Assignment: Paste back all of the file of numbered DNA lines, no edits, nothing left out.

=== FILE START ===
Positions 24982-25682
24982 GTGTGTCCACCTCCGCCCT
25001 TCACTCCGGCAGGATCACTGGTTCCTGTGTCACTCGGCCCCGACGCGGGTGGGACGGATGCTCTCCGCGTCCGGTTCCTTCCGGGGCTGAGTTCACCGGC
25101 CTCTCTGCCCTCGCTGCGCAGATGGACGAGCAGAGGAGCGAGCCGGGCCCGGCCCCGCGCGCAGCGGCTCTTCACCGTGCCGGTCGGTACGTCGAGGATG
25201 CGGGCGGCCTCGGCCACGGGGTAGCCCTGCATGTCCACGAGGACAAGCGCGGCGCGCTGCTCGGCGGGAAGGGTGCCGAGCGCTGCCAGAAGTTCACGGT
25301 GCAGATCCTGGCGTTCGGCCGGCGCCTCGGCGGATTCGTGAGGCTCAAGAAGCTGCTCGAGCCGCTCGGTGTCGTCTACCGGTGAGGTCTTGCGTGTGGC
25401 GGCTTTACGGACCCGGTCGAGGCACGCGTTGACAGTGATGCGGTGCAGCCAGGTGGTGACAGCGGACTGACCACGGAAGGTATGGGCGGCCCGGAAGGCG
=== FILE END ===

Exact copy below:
Positions 24982-25682
24982 GTGTGTCCACCTCCGCCCT
25001 TCACTCCGGCAGGATCACTGGTTCCTGTGTCACTCGGCCCCGACGCGGGTGGGACGGATGCTCTCCGCGTCCGGTTCCTTCCGGGGCTGAGTTCACCGGC
25101 CTCTCTGCCCTCGCTGCGCAGATGGACGAGCAGAGGAGCGAGCCGGGCCCGGCCCCGCGCGCAGCGGCTCTTCACCGTGCCGGTCGGTACGTCGAGGATG
25201 CGGGCGGCCTCGGCCACGGGGTAGCCCTGCATGTCCACGAGGACAAGCGCGGCGCGCTGCTCGGCGGGAAGGGTGCCGAGCGCTGCCAGAAGTTCACGGT
25301 GCAGATCCTGGCGTTCGGCCGGCGCCTCGGCGGATTCGTGAGGCTCAAGAAGCTGCTCGAGCCGCTCGGTGTCGTCTACCGGTGAGGTCTTGCGTGTGGC
25401 GGCTTTACGGACCCGGTCGAGGCACGCGTTGACAGTGATGCGGTGCAGCCAGGTGGTGACAGCGGACTGACCACGGAAGGTATGGGCGGCCCGGAAGGCG